Role Orientation for Newcomers at Sony When CBS and Sony agreed to enter a joint venture and CBS/Sony was just created, they changed their traditional recruitment system to hire people with fresh and new ideas with no experience. In the meantime, these employees are given full responsibility and the freedom to work on the ideas that matches their personal interest rather than corporate order (Mol & Quintane 2007). Thus, Sony, in this case, uses an individualized role orientation. Individualized role orientation refers to the situation when employees are allowed and encouraged to be creative and experiment with changing norms and values (Jones, 2010?). CBS/Sony, as a relative new company entering into Japanese music market, the management tries to promote individual creativity and entrepreneurship to compete with other record companies. Overall, the role orientation for newcomers at Sony is successful. There are several reasons that can explain this point of view. First of all, CBS/Sony starts from scratch and as a newcomer to the Japanese music industry; there is an urge to form its unique norms and values. In the meantime, the norms and values of the traditional electronics company cannot be used in such creative industry. Thus by hiring inexperienced people with fresh ideas, CBS/Sony under the lead of Noria Ohga, successfully created its unique and forwardthinking corporate culture at that time (also the first one in the Japanese music industry). However, there may have some weakness behind the individualized role orientation. That is, as employees are all given the freedom to focus on the ideas in their favour and the recruitment system is quite loose, there may cause some work efficiency problem and the budget for all those creative projects is high as well(Jones 1986).

Clash between Terminal and Instrumental Values Instrumental values can be seen as short term goals that helps to achieve terminal values and can be linked to short term thinking. Terminal values can be considered as the end goal and having a long term vision. Harvey Schein focused cost cutting to turn a profit. He may have had an instrumental value of cost efficiency and a terminal value of creating value for shareholders. Schein had an autocratic style of leadership, banging on tables and often scolding in meetings suggests he had an authoritarian instrumental value to help achieve his long term goals. Whereas, it seems Morita had an eye for creativity and changing the way how things were done at Sony as a whole. It can be said that Morita had a terminal value of Sony being innovative a place for original ideas and using imagination to produce distinctive artistic works such as music. Perhaps Morita chased this goal at the expense of making short term profit since he tried to convince Schein to focus on the long term picture instead of “chasing short term profit”. Morita may have believed that producing innovative music and being creative will bring success and ultimately profit whereas Schein believed in a strict and efficient enterprise, cutting costs wherever possible and focusing on the bottom line. This is commendable since a company will cease to exist without making a profit, but at the same time if a company does not think outside the box and differentiates itself from competitors, it will be unable to gain a competitive advantage and hence fail to generate profit and shareholder value. This is where the two ultimately came into conflict.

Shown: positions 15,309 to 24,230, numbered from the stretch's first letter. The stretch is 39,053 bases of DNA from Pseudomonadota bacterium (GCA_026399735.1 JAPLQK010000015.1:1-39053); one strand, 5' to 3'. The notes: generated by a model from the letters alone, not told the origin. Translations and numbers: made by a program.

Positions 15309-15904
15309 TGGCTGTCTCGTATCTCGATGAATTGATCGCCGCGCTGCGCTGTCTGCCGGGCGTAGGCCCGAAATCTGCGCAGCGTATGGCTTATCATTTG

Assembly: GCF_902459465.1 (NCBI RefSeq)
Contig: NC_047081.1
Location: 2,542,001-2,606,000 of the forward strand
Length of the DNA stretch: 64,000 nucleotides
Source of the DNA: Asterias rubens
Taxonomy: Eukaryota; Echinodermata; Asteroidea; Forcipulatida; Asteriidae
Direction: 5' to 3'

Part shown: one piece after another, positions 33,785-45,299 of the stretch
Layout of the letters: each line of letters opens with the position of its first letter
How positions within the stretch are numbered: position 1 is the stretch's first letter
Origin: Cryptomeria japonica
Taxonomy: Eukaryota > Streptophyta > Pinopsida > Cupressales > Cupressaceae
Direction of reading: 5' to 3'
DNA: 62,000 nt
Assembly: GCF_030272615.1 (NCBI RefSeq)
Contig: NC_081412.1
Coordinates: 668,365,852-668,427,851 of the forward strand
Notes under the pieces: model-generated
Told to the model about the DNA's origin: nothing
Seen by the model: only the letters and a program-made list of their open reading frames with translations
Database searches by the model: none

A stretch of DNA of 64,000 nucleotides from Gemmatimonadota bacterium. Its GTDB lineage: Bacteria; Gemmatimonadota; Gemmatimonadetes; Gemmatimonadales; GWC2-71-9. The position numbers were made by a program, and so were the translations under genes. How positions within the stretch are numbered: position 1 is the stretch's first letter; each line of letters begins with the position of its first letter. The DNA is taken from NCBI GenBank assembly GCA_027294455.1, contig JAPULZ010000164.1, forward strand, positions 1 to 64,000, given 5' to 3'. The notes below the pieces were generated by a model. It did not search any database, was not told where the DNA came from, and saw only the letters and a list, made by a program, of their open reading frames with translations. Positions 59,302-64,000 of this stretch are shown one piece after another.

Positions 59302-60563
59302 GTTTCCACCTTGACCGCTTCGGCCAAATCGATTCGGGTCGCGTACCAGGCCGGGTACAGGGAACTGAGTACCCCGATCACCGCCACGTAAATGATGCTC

Reference: Gareth T. Jones, Organizational Theory, Design and Change (Prentice Hall, 2012 – Seventh Edition). Mol, Joeri, & Quintane, Eric. 2007. Competition or Collaboration? Betamax and the Compact Disc. Teaching Case, Department of Management & Marketing, University of Melbourne DuGay, P., Hall, S., Janes, L., Mackay, H., & Negus, K. 1997. Doing Cultural Studies: the Story of the Sony Walkman: Sage/Open University. Mol, Joeri, & Quintane, Eric. 2007. Down with Tradition: Sony’s Move into Music. TeachingCase, Department of Management & Marketing, University of Melbourne. Nathan, J. 1999. Sony: The Private Life. New York: Houghton Mifflin Company. Jones, G. R. (1986). Socialization tactics, selfefficacy, and newcomers' adjustments to organizations. Academy of Management journal, 29(2), 262-279.